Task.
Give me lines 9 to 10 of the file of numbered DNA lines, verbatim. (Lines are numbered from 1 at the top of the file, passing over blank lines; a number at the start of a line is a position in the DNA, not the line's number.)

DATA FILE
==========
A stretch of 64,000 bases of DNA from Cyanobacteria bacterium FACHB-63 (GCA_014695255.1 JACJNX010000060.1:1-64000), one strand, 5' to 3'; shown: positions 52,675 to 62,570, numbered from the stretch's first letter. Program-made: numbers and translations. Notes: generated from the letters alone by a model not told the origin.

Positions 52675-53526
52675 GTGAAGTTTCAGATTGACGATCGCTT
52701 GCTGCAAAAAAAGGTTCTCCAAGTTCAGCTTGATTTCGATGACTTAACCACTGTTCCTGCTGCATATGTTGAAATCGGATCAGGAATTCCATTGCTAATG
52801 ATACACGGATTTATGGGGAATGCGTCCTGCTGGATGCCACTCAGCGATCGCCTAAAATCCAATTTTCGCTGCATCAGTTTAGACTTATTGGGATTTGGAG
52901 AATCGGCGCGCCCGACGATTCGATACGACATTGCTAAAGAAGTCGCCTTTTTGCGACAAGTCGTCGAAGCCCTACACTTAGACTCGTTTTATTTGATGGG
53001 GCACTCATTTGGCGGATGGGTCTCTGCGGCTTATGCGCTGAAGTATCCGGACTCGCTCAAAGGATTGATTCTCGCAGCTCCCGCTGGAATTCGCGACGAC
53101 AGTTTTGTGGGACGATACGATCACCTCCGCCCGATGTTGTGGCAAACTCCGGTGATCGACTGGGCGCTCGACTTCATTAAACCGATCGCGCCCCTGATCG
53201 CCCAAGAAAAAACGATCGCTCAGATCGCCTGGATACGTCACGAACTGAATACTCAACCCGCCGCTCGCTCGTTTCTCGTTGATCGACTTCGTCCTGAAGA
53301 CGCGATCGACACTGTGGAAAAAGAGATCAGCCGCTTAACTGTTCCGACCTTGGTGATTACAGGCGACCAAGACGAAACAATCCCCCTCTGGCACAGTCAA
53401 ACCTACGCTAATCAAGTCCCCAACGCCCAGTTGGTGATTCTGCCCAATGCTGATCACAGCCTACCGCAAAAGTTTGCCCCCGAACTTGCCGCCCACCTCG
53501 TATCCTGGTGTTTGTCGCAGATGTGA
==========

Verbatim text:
53201 CCCAAGAAAAAACGATCGCTCAGATCGCCTGGATACGTCACGAACTGAATACTCAACCCGCCGCTCGCTCGTTTCTCGTTGATCGACTTCGTCCTGAAGA
53301 CGCGATCGACACTGTGGAAAAAGAGATCAGCCGCTTAACTGTTCCGACCTTGGTGATTACAGGCGACCAAGACGAAACAATCCCCCTCTGGCACAGTCAA